One of the largest remaining maritime forests on the East Coast, the Nature Conservancy’s 1,400-acre Nags Head Woods Ecological Preserve offers nine trails through dense maritime forest, including a wheelchair accessible trail. The easiest way to access the trails and pick up maps is at the Preserve Visitor Center at 701 W. Ocean Acres Drive in Kill Devil Hills. In Nags Head you can access the woods at Nags Head Town Park, 415 Health Center Drive, or behind the Outer Banks Family YMCA, 3000 S. Croatan Highway.
Fort Raleigh National Historic Site
This 2.25 out-and-back Freedom Trail crosses through maritime forest on the North End of Roanoke Island. The end point is at a beach along Croatan Sound, then you turn around and make your way back. The trailhead is in the parking lot at The Elizabethan Gardens, 1411 National Park Drive, Manteo.
National Wildlife Refuges Visitor Center
The visitors center on the North End of Roanoke Island has 35 acres of forested land to explore via four trails, each of them less than a mile long. The center is at 100 Conservation Way off U.S. Highway 64
Alligator River National Wildlife Refuge
Alligator River National Wildlife Refuge is a 152,000 acre refuge with plentiful roads and a couple of dedicated hiking trails. Creef Cut Trail is a one-mile roundtrip and universally accessible trail over a boardwalk and sidewalks. Sandy Ridge Wildlife Trail is one-mile roundtrip and a little more wild and rustic. The parking area for Creef Cut is right on U.S. 64 at Milltail Creek Road in East Lake. Sandy Ridge Wildlife Trail is at the end of Buffalo City Road, which is just of U.S. 64.
Buxton Woods Reserve is a 1,007-acre site, mostly surrounded by Cape Hatteras National Seashore. The site contains the largest remaining contiguous tract of maritime evergreen forest on the Atlantic coast, along with rich diversity of subtropical and temperate species. Parking areas for access to hiking trails can be found off N.C. 12 on Water Association Road and from Old Doctors Road (4WD vehicle required at Old Doctors Road).
The National Park Service has Buxton Woods access trailheads near Cape Hatteras Lighthouse. Buxton Woods Trail is an easy ¾-mile loop with an easy-to-find parking area very close to Cape Hatteras Lighthouse. The Open Ponds Trail is a 9-mile round-trip trail that traverses through dunes and maritime forest. The trailhead is near the British Cemetery between the picnic area and Frisco Campground.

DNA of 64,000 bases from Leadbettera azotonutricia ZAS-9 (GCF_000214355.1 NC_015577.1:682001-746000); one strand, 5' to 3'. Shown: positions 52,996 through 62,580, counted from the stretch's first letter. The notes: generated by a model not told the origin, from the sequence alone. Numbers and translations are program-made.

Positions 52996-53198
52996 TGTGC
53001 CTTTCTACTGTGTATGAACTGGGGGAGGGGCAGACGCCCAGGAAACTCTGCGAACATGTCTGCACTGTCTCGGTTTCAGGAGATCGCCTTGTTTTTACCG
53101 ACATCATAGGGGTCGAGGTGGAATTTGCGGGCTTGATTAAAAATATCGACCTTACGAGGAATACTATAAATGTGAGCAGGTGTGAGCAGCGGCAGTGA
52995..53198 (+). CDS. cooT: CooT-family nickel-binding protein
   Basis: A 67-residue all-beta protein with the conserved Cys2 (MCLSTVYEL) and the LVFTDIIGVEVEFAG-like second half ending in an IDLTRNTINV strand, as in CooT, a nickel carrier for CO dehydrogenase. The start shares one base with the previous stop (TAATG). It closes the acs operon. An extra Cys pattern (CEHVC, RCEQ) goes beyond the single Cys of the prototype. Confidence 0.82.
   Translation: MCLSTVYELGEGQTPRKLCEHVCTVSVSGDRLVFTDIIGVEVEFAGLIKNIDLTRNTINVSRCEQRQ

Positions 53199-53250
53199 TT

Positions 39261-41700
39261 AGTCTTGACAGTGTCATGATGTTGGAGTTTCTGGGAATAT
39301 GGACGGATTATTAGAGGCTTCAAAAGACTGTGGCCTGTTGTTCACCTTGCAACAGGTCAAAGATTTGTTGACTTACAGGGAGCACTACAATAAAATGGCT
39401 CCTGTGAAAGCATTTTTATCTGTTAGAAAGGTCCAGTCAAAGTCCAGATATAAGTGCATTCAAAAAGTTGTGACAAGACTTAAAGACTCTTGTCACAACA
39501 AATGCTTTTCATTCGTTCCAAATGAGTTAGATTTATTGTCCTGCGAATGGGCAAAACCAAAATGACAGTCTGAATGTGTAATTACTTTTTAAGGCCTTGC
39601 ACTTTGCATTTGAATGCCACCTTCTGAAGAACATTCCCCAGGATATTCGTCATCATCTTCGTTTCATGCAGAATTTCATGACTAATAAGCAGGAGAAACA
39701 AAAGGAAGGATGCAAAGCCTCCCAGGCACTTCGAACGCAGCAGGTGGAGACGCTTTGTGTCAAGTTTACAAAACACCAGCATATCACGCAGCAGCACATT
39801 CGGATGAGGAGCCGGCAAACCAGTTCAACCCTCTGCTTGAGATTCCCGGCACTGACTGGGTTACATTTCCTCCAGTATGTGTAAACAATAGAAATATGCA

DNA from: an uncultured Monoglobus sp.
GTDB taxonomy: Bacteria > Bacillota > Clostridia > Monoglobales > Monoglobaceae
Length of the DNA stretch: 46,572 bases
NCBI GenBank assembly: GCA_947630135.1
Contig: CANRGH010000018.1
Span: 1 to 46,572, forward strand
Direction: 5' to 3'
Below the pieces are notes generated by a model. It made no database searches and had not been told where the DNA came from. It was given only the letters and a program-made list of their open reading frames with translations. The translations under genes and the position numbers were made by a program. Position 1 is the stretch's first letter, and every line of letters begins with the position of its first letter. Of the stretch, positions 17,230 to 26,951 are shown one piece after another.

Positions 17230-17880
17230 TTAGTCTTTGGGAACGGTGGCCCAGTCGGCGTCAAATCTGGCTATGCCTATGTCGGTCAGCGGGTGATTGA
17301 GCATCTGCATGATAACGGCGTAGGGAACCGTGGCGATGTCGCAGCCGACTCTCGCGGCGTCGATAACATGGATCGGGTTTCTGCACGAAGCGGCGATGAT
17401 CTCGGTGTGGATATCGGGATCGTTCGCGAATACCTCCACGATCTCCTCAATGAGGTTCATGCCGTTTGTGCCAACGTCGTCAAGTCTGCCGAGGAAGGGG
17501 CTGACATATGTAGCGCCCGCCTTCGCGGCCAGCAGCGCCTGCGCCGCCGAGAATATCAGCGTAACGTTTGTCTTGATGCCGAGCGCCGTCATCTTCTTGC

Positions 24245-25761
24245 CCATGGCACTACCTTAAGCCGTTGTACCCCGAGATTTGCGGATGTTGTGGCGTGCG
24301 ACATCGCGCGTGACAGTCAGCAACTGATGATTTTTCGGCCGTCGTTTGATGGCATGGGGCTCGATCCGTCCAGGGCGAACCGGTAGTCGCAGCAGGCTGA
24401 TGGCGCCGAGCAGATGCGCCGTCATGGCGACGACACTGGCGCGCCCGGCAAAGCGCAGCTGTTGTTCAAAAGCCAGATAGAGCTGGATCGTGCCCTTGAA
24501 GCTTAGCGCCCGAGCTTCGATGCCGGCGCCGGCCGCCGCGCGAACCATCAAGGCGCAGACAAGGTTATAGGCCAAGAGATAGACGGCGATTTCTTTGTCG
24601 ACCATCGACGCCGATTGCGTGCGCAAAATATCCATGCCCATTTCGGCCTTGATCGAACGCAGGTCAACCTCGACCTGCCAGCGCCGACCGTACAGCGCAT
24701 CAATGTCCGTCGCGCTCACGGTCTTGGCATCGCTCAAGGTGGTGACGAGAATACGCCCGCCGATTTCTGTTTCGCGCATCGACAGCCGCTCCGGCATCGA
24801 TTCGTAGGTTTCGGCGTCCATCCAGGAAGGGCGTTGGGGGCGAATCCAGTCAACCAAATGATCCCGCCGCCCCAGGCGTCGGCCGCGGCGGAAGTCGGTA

Frisco Native American Museum
Behind this museum in Frisco are nature trails winding through several acres of beautiful maritime forest. There are a few bridges to cross and pond to look at, and there’s even a fossil pile filled with sharks teeth, shells and fossils dating back millions of years. If you haven't ever been inside the museum, you really should check this trove of Outer Banks and Native American history. It's open Tuesday through Sunday from 10:30 a.m. to 5 p.m. You’ll find it right on N.C. 12.
Hammock Hills Trail
The National Park Service's Hammock Hills Trail is just across from the entrance to Ocracoke Campground. The ¾-mile loop winds through some dunes, shrubs ticket and maritime forest to Pamlico Sound.
N.C. Coastal Land Trust’s Springer’s Point Trail offers more than 120 acres of maritime forest and other habitats to explore. A 0.8-mile trail leads to Pamlico Sound, and you can return via a loop. The trailhead is at 104 Loop Road, but there is no parking available. You'll need to bike or walk or have someone drop you off at the trailhead.